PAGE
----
I’m gonna try and keep this one short. This is a damned funny film, albeit one that makes some questionable choices and which treads a fine line between having a heart and falling into sentimentality. I’m not totally sure which side it falls on. But I can’t deny that I was laughing most of the time, and I’d like to see Jason Bateman try his hand at directing again.
Guy Trilby (Bateman) is a middle-aged, middle-school dropout who works as a proofreader and, possibly because of this, is a whiz at spelling. He exploits a loophole in the rules of local spelling bees–since he has never graduated the 8th grade, he is technically eligible, and despite the wrath of parents and bee coordinators, he wins the opportunity to go to the Golden Quill national bee, with reporter Jenny Widgeon (Kathryn Hahn) in tow. Her employers are sponsoring Guy’s trip in exchange for an interview, but he is resistant to her questioning–and, in fact, to most forms of social interaction, responding with disinterest at best, and savage vulgarity at worst.
The director of the Golden Quill bee (Allison Janney), tries to force Guy out of the competition, going so far as to quarter him in the host hotel’s supply closet, but he is undeterred. As the bee progresses, Guy uses various psychological tricks (many quite cruel) to trip up his opponents, and weathers all manner of scorn. All the while, the bright, persistent contestant Chaitanya Chopra (Rohan Chand) attempts to win Guy over as a friend, and gradually succeeds–whilst Guy blithely corrupts the young boy with alcohol and other forms of mischief.
Jenny, frustrated with Guy’s refusal to open up, digs into his past, ultimately discovering the truth behind Guy’s ambitions–as Guy progresses without fail to the final rounds.
I forewent a detailed synopsis because the pleasure of Bad Words lies less in its story and more in the depths to which Guy will sink to win the bee–or just to rid himself of someone who annoys him. Andrew Dodge’s script shines in this regard, and Bateman’s performance does it justice: Guy is a fountain of misanthropy, misogyny, racism, and profanity, and when he’s on the attack, it’s rarely less than hysterical. There’s a fascination in his single-minded arrogance–he’s like a Ayn Rand hero, only nihilistic instead of idealistic–and when the film delves into his past and he shows his softer side, some of the edge is lost. While revelations were to be expected (though a more ambiguous conclusion would hardly have been unwelcome), the film does feel just a bit defanged in the third act.
Still, Dodge writes a good dark comedy script (his next project is about a man pretending to be a leprechaun, and it’s starring Peter Dinklage…I’m in), and if the characters beyond Guy and Chaitanya are fairly flat, it’s generally not to the film’s detriment. The leads give the film enough juice to make it work.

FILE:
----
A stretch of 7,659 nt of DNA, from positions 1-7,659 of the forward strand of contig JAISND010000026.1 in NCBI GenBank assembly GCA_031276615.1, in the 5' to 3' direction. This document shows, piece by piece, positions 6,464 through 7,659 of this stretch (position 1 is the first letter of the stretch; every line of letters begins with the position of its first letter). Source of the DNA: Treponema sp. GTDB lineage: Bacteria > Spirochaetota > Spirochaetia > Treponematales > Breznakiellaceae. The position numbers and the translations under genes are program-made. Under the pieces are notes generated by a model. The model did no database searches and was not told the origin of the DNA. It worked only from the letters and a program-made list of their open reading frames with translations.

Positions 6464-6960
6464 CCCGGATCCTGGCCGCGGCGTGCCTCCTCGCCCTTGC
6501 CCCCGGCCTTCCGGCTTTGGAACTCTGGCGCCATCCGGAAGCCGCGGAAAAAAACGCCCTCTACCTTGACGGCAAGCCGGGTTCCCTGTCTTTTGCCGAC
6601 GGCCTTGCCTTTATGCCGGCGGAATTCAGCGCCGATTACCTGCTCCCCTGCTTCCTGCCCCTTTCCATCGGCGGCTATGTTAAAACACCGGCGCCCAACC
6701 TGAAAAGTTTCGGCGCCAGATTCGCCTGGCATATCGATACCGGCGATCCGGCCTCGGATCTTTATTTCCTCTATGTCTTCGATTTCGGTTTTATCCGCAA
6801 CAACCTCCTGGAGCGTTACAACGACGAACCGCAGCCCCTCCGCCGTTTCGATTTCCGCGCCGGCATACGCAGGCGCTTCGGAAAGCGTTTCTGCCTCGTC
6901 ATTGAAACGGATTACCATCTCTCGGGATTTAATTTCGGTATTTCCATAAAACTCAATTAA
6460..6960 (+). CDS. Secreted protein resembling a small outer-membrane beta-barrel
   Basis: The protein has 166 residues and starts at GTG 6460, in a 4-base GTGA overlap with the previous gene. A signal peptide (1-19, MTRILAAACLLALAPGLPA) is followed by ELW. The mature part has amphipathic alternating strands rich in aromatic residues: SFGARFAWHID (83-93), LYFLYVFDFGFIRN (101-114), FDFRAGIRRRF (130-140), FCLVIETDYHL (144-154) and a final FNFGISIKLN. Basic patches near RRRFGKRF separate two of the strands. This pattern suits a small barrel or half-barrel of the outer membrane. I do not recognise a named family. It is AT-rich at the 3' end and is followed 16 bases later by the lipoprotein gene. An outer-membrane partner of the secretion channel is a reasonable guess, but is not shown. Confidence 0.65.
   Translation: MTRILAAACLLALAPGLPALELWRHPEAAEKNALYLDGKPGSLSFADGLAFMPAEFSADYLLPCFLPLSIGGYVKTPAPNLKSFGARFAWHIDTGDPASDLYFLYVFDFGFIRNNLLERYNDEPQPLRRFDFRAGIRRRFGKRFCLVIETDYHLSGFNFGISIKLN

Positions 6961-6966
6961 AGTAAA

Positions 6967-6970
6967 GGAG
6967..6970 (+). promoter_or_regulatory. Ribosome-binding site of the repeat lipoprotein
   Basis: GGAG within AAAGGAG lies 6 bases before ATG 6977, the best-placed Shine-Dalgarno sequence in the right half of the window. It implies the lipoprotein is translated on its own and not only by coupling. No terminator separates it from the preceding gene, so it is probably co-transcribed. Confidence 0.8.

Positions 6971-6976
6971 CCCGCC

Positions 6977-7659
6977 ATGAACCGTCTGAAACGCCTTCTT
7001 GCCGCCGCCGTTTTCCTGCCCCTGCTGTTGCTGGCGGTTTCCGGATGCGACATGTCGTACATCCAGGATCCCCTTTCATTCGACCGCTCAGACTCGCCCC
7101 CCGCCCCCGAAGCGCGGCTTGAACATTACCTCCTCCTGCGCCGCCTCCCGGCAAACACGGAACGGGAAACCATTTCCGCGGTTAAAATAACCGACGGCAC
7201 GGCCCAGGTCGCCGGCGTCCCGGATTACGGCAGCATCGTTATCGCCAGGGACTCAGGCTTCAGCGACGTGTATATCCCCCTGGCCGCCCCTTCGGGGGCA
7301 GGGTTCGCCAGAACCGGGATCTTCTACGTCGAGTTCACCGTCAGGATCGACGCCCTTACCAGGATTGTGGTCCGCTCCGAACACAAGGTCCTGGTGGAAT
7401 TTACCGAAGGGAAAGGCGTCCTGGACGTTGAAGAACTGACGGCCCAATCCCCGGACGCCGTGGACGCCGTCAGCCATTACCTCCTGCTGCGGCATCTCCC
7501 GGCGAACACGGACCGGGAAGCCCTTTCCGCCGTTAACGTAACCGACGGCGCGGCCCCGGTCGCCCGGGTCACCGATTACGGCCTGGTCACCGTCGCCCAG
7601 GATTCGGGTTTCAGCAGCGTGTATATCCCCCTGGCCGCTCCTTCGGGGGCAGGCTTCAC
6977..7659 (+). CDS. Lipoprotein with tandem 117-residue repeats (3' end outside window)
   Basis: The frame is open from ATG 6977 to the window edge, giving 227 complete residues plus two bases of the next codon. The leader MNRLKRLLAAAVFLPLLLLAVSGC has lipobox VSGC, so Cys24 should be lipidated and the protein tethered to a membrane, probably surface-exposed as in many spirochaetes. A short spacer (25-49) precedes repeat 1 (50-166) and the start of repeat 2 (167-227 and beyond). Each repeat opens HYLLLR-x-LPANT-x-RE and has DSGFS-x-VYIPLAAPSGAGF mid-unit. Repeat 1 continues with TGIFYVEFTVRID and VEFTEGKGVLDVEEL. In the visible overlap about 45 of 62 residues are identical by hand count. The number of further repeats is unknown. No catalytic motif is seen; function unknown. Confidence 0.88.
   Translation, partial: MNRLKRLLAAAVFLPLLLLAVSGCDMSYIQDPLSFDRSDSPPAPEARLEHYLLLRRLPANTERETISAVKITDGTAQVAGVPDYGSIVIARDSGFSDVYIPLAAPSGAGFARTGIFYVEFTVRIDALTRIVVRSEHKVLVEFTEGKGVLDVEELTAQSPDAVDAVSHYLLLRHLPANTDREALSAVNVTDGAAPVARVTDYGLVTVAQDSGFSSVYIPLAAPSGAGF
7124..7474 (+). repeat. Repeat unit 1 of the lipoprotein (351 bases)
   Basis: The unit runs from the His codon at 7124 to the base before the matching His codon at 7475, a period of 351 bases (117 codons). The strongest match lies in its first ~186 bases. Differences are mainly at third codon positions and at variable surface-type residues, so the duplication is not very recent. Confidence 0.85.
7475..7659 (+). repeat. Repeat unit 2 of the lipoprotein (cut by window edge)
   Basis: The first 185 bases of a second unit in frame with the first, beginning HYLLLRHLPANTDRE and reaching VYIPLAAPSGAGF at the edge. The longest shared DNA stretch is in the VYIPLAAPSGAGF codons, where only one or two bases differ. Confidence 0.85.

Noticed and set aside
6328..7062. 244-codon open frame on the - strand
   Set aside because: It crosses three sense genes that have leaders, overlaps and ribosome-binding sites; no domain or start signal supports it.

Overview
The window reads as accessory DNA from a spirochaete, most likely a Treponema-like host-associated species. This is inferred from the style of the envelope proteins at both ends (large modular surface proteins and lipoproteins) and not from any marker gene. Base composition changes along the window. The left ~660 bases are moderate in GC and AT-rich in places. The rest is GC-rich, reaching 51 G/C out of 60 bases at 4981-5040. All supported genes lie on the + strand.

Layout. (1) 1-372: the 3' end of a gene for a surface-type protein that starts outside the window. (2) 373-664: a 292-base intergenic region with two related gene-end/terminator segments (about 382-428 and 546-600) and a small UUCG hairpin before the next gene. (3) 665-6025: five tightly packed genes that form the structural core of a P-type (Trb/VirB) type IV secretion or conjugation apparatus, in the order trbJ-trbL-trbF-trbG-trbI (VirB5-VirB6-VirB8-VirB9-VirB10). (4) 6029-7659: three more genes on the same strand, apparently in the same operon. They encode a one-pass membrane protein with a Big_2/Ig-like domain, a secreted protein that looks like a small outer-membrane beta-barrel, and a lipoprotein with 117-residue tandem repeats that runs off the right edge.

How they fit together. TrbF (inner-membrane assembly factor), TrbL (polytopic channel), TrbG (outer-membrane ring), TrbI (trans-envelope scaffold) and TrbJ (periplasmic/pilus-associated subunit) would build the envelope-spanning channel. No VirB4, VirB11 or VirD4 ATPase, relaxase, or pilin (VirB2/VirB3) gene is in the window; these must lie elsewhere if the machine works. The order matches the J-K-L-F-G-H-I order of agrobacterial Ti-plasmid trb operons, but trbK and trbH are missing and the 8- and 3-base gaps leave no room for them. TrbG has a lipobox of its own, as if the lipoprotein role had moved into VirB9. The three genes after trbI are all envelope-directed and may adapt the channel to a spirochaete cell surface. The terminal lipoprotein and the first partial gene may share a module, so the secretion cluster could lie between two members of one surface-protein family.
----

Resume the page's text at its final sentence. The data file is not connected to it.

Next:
Bateman seems to really relish the role, taking his standard priggish-everyman persona and layering a deep-burning misanthropy on it, while making the tender side of the character work nearly as well–his chemistry with Chand really helps in that regard–and as a director, he shows a decent eye (there are few nicely composed shots) and a fairly sure hand.
Chand is absolutely delightful, taking what could have been a standard prodigy role and giving it so much life that it works. He’s believably nerdy, yet with the right sense of adventure that would send him capering into the night with Guy. Given that American child performances are rather hit-and-miss, it’s reassuring to see a young performer this skilled and enthusiastic.
Hahn is stuck with an underwritten character–as much time is spent on Guy and Jenny’s twisted sexual relationship as on anything else about her–but Hahn is good enough to hold her own. Janney and Philip Baker Hall (who plays the huffy Dr. Bowman, president of the Golden Quill Society (I think)) are amusing, despite their relatively limited characters; Janney’s waspish insults and Hall’s craggy disgust are always fun to watch.
Technically, it’s actually pretty solid. Nothing outstanding, but for a first-time director working on, I’m assuming, a relatively low budget, it’s very smooth indeed.
A couple of issues I feel compelled to mention: the depiction of women may strike some as problematic. Jenny jumps into the sack with Guy repeatedly (a bit of male wish fulfillment?), Dr. Deagan (Janney) is mocked by Guy, who suggests she’s a lesbian, and the mother of one of the contestants (Rachael Harris, I believe) is subjected to coarse remarks about her genitalia. Oh, and one of the contestants is disqualified when she flees the hall in shame after Guy uses ketchup to convince her she’s had her first period. Guy’s loathsomeness is a pretty integral part of the film, but some may find these moments gratuitous.
Also gratuitous, and more troubling because it could have been easily avoided, is the fact that the only woman of color in the film who has any speaking lines is a prostitute named Marzipan (Kimleigh Smith), whom Guy hires to flash Chaitanya (he tells her he has the same disease that stunted Gary Coleman’s growth). I don’t think Bateman and co. meant to be racist (I don’t think Guy is necessarily being racist here), but it’s a moment that I can see upsetting quite a few people.
These issues, and my issues with the film’s ultimate mild lapse into conventionality, make Bad Words a tricky film to grade. On one hand, it makes some questionable choices that might offend some viewers. On the other hand, it’s about a manifestly offensive individual. On one hand, it comes dangerously close to sentimentality and has a rather unoriginal revelation at its climax. On the other hand, I was laughing my ass off most of the time.
Ultimately, I give it an “at your own risk” recommendation. If you like this kind of humor, you’ll probably be willing to forgive it its lapses. If not…you’ll be pretty unhappy.